And for a good portion of that ride, the visual spectacle is entrancing. Seeing a wide variety of creatures, clearly modeled after real sub-atomic lifeforms, as well as some surprisingly invested performances from actual actors such as William Jackson Harper and Hannah John-Kamen, stimulates a sort of stimulating creativity that fills the screen with interesting ideas. But as the film carries on, those ideas all begin to rub against each other, creating a friction of overstimulation and oversaturation. The end result is an experience that wants to create a vast canvas, but ultimately weighs itself down with clutter.
At the center of the drama is Kang, the new big bad in the MCU following Thanos’ demise, with Jonathan Majors returning to portray him after debuting the roles (plural) in Loki. Kang here is the unambiguous malicious warlord ruling over the Quantum Realm, stranded and desperately looking for a means to escape. The specifics of his plan, and his relationship with Janet, is a central mystery of the film, but it isn’t going to far to say he is a menacing, scenery-chewing bad guy firmly in the mold that Marvel has mastered over the past decade and a half.
Majors’ take on Kang (or more accurately, one of his takes on Kang) that showed up in Loki was a shot in the arm that promised big things for his turn at the center of the massive soap opera. His performance here carries on some of that energy, but never quite tops it, partially because the material is never quite as strong as his one episode outing. It is clear that Marvel and Disney have decided to get into the Jonathan Majors business, which is not a terrible decision, but him wading through the weight of that impacts his performance here, as opposed to his more locked in, captivating work the first time out.
Ultimately, that is the biggest millstone around the neck of Quantumania: for all of its creativity and freedom in its world building, almost every aspect of it has been done before more convincingly. Even Paul Rudd, in his fifth outing as Scott Lang, feels tired and playing older hits with less energy. Of the core heroes, Pfeiffer seems the most locked in, and that’s largely due to her having the most emotional stakes to play around with. Playing against hordes of nothing is always a challenge, and the emotional uncanny valley is on full display on this outing.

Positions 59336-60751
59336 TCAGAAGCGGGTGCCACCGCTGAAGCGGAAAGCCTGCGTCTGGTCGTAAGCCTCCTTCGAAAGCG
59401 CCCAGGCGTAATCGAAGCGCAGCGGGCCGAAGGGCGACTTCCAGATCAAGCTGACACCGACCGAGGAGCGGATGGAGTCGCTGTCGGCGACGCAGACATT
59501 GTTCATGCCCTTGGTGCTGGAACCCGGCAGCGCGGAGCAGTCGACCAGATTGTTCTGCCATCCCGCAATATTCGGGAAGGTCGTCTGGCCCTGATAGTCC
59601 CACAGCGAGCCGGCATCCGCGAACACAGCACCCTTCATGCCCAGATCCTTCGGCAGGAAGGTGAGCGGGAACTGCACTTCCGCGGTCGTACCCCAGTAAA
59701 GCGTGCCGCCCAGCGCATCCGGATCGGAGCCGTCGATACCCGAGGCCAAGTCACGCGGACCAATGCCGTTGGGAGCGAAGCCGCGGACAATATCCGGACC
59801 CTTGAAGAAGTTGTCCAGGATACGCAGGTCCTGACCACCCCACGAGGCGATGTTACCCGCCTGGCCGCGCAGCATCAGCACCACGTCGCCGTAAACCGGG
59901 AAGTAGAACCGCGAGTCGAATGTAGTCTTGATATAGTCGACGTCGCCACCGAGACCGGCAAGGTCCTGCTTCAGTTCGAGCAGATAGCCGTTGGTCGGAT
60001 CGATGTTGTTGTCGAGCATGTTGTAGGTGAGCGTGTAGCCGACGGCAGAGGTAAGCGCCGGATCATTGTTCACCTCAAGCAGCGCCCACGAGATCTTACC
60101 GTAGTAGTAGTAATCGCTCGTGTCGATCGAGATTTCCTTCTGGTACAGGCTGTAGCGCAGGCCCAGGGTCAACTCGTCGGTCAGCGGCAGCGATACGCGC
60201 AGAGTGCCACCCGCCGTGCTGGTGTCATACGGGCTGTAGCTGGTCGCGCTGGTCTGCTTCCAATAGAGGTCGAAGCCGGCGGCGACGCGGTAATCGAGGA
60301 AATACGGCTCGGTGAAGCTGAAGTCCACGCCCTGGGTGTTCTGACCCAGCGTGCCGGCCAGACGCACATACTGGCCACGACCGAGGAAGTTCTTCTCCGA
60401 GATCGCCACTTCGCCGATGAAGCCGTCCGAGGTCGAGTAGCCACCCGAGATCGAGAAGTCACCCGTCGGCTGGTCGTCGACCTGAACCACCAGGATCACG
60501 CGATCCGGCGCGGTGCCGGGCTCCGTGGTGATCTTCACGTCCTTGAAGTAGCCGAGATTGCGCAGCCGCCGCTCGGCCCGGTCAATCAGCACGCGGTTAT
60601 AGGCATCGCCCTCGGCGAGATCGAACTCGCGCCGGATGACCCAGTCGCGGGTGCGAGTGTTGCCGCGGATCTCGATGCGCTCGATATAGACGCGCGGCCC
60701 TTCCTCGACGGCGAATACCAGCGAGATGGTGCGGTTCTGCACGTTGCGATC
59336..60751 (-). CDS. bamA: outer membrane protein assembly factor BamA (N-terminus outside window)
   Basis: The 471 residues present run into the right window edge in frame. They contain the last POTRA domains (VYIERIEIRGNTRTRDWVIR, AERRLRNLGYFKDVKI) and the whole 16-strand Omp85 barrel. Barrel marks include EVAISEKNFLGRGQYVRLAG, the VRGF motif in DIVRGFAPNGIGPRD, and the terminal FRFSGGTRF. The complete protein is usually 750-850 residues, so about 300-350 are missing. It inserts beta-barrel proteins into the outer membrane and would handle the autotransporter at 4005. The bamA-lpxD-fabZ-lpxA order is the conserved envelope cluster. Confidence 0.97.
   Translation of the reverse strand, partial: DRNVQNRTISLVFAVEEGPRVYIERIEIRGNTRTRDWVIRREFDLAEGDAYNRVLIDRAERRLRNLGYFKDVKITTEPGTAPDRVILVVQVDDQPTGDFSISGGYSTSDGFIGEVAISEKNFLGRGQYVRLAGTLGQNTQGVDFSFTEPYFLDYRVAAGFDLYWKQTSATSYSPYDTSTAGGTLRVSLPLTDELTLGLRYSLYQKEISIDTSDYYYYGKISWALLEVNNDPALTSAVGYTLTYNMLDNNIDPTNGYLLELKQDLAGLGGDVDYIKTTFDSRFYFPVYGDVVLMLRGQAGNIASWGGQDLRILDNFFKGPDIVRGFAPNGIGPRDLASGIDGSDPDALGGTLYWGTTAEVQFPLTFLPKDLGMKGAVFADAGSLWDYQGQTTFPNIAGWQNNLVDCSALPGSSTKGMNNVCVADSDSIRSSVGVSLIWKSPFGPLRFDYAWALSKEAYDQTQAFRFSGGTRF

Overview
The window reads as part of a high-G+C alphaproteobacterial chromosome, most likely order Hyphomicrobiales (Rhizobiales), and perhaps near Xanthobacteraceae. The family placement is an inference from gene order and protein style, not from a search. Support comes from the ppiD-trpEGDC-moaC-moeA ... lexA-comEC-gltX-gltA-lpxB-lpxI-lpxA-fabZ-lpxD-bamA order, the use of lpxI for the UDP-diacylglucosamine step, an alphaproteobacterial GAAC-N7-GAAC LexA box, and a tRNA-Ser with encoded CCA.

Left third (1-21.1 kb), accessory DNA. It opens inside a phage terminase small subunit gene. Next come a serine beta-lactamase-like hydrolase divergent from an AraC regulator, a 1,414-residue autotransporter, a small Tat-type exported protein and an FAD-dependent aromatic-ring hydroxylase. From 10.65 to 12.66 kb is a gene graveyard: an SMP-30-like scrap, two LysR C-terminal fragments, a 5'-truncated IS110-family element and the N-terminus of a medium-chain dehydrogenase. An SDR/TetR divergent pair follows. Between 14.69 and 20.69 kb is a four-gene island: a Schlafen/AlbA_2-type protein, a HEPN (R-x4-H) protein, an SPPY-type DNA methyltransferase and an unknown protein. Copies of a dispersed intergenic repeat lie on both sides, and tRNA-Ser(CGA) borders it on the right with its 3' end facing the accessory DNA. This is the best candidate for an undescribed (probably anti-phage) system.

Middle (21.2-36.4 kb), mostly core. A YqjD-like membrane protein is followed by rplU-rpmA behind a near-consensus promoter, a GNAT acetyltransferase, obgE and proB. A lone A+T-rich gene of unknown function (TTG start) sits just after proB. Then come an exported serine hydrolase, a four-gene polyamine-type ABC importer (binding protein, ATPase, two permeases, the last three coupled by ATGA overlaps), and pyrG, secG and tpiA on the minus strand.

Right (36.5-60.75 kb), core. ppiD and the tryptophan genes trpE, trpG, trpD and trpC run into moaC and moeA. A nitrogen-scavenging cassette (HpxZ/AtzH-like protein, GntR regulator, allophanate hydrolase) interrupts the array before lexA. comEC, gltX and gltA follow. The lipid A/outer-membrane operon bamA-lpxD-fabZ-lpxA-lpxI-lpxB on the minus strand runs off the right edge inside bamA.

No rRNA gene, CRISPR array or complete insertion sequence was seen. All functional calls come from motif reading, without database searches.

It is especially dispiriting because the previous Ant-Man films were some of the most heartfelt of the whole mega-franchise, displaying humor and a human element. They were funny, lively and a bit smarmy, while still enjoying the bold gestures of the grand joy of superhero storytelling. By contrast, the newest outing lacks soul, instead opting for a sort of broad grandeur. In that trade-off, the films have lost what made them so beloved int he first place, the careful balance of spectacle and recognizable heart.
Part of what made Attack of the Clones such a strange artifact is that there was a vast gulf between its visual grandeur for the time, and the emotional underpinning; in short, it looked great, but it was emotionally hollow, especially when it needed to not be. In that sense, the Marvel films have found their Attack of the Clones.